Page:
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mantadoc
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You know what might be a nice thing? A thread titled: MAKING CARTRIDGES... FOR DUMMIES!

I'm sure a lot of us have our own ideas for 'the ultimate cartridge', but don't want to bug anyone. If one of the Gurus would be so benevolent and help us poor uneducated slobs, we could all have some fun. Heck, eventually we might all get good enough to have a "Cartridge War" contest to see who makes the best compilation? Everyone would win.

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"MakeCart" was obsoleted a long time ago and integrated into Classic99. Load the debugger, load the files by whatever mechanism they require, breakpoint as early as reasonable, select the "make cartridge" option, and fill in the details appropriate to the system.

 

Making cartridges out of other programs really isn't a "for dummies" task. Fortunately, none of you are dummies and can easily work out the steps! :)

 

Making /compilation/ cartridges, unless you are just stitching together 8k ROMs (all of which already exist on carts, AFAIK), requires reverse-engineering and patching, it's not something you can provide a quick tutorial for. ;)

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This is a version I made a while back using the tools in Classic99. I have hacked it not to require the E/A module (unlike other versions out there) which is fortunate since it would be difficult to fit both modules into the slot at the same time ;).

 

P.S. This is an inverted image as indicated by the '3' in the file name.

RockRunner3.bin

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I'll tell you, this was from GHOST TOWN (Scott Adams Adventure). It was yet another situation where I did not have the faintest clue what to do now. I remember it was an Indian village, there was the Indian chief, and I think I wondered how to get back. The solution was to say "Howgh" to him. Maybe I found it by trying everything, maybe I found a hint somewhere. Or I already had the Adventure Editor and had a look.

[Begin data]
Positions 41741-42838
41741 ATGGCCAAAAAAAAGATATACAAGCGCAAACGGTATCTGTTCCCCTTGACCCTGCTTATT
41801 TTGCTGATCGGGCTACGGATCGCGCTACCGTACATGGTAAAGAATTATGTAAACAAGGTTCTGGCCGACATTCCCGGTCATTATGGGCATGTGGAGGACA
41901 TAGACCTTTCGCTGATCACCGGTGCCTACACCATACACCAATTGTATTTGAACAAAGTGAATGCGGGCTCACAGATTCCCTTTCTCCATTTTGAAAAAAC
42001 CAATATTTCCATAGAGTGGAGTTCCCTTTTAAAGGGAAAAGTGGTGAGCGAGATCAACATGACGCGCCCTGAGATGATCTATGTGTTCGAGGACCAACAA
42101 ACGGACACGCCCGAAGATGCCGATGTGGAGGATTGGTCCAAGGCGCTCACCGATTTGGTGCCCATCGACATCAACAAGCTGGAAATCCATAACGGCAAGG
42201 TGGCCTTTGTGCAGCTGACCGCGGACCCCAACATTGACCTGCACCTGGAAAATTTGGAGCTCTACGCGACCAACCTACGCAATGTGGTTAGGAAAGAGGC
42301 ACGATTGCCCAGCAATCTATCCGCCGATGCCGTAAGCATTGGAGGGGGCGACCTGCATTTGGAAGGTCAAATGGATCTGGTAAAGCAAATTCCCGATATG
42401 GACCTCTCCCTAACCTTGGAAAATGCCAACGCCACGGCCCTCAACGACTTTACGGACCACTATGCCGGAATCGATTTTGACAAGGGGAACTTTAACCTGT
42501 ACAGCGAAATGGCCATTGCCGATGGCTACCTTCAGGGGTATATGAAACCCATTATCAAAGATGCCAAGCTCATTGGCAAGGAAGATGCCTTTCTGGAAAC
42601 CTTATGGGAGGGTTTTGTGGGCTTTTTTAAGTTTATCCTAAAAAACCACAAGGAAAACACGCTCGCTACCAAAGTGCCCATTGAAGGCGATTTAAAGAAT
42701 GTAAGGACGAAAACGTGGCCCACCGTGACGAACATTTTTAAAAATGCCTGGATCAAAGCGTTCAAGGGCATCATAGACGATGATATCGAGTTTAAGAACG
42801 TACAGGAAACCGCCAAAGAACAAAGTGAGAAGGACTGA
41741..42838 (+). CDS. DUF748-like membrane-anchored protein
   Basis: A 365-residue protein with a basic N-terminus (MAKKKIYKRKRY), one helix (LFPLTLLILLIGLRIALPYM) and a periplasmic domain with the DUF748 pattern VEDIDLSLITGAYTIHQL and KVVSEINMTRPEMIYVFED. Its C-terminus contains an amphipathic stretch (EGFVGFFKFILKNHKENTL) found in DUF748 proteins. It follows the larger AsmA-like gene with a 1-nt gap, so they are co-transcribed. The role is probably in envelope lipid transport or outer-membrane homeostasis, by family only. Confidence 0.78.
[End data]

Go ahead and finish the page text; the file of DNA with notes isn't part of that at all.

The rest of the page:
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Here is a general recipe for turning a single E/A#5 program into a cartridge image using the tools in Classic99:

  1. Find the start address: Open Ti99Dir and look at the first E/A#5 file using F3. The start address is in the 5th and 6th bytes, e.g. >A000.
  2. Open Classic99. Open the debugger. Enter the start address under Breakpoint and click Add. Press Scroll Lock on the keyboard once to enable breakpoints.
  3. Open Editor/Assembler and run the E/A#5 file (it's option 5 :))
  4. When the execution stops (at the breakpoint), go to the Debugger, choose Make and 'Save memory as Program'. If it doesn't stop you probably forgot to press Scroll Lock.
  5. Choose Save Type: 379 bank switched copy. Enter the start address from 1. Choose High RAM: A000 - FFFF and Low RAM: 2000 - 3FFF. If you want the smallest possible image you need to be more specific, but usually it doesn't matter whether you end up with a 16K, 32K or 64K image.
  6. Enter a cartridge name (to appear in the menu) and click Save.

That's how I have made the images for Scramble, Jet Set Willy, Flappy Bird etc. No need to reinvent the wheel when we have such excellent tools. But note that programs that read additional files from disk will continue doing so even after being converted to cartridge format.

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